4817USGS: Getting Warmer? Prehistoric Climate Can Help Forecast Future Changes
- Nov 26, 2008The first comprehensive reconstruction of an extreme warm period
shows the sensitivity of the climate system to changes in carbon
dioxide (CO2) levels as well as the strong influence of ocean
temperatures, heat transport from equatorial regions, and greenhouse
gases on Earth's temperature. ...
Since CO2 levels during the mid-Pliocene were only slightly higher
than today's levels, PRISM research suggests that a slight increase
in our current CO2 level could have a large impact on temperature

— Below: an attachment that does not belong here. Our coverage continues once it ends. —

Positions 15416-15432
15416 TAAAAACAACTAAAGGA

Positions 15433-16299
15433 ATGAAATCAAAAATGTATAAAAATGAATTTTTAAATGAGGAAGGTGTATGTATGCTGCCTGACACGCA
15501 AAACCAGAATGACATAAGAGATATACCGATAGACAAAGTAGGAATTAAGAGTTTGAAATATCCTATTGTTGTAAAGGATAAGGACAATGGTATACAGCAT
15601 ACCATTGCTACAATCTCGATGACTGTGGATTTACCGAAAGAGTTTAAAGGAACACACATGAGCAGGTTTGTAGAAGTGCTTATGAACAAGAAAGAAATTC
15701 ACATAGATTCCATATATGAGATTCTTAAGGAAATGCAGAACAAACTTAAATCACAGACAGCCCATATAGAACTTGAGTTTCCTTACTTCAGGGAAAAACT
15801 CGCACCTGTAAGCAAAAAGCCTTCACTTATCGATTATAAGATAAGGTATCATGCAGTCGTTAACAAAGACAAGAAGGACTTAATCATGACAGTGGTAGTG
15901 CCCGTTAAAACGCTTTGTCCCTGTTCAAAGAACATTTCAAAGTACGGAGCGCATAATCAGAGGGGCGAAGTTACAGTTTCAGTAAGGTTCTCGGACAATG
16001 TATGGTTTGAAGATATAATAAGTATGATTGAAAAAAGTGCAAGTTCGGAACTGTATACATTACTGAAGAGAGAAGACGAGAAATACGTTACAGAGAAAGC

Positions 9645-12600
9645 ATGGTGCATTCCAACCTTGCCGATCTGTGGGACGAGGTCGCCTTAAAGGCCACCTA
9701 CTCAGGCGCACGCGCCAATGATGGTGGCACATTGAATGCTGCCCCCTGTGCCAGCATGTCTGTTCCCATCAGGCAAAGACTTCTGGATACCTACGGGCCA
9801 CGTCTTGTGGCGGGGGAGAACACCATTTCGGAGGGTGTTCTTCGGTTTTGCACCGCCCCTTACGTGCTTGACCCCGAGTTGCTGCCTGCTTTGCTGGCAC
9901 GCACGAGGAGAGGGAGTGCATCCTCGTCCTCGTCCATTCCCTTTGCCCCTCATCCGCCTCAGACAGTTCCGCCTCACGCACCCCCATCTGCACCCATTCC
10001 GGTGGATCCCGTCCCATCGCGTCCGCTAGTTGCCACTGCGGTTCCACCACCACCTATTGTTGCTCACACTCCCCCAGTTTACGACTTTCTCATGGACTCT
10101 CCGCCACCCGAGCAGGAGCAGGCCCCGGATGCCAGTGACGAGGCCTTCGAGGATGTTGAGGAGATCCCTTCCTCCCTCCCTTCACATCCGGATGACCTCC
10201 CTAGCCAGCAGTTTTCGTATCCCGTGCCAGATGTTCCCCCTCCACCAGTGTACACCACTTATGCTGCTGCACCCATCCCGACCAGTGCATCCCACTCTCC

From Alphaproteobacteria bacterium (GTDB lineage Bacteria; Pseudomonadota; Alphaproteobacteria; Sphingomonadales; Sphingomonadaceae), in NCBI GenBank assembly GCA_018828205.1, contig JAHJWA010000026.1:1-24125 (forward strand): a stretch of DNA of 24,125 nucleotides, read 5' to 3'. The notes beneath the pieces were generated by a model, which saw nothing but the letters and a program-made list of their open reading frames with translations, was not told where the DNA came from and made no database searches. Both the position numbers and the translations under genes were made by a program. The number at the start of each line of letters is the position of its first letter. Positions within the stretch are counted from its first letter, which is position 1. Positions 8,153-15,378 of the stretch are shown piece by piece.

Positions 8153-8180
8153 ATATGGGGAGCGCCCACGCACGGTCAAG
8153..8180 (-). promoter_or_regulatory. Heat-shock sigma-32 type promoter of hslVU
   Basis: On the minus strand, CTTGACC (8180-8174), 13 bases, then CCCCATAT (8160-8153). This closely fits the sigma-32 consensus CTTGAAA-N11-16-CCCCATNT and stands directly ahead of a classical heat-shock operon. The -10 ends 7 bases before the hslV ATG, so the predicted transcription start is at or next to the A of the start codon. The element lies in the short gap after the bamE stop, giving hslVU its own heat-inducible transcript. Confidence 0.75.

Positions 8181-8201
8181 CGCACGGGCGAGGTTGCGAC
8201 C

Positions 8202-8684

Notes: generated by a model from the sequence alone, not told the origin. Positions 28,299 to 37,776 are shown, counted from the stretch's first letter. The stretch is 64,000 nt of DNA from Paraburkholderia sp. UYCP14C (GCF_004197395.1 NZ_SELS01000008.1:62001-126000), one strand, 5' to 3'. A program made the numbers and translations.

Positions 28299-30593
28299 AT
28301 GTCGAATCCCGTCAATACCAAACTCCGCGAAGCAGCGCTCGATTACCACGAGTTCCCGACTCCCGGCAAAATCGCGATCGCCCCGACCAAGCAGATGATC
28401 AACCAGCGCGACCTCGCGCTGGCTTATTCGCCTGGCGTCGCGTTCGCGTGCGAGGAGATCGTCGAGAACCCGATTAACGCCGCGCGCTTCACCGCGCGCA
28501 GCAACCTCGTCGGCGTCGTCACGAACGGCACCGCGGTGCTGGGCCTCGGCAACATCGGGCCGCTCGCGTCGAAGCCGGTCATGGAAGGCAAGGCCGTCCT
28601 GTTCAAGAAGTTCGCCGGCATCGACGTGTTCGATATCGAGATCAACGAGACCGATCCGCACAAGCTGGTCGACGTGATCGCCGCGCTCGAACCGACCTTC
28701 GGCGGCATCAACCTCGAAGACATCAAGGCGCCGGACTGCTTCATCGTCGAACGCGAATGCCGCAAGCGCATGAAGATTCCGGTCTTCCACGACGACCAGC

change. Research also shows warming of as much as 18°C, bringing
temperatures from -2°C to 16°C, in the high latitudes of the North
Atlantic and Arctic Oceans during the mid-Pliocene.
Warming in the Pacific, similar to a present day El Niño, was a
characteristic of the mid-Pliocene. Global sea surface and deep
water temperatures were found to be warmer than those of today,
impacting the ocean's circulation system and climate. Data suggest
the likely cause of mid-Pliocene warmth was a combination of several
factors, including increased heat transport from equatorial regions
to the poles and increased greenhouse gases.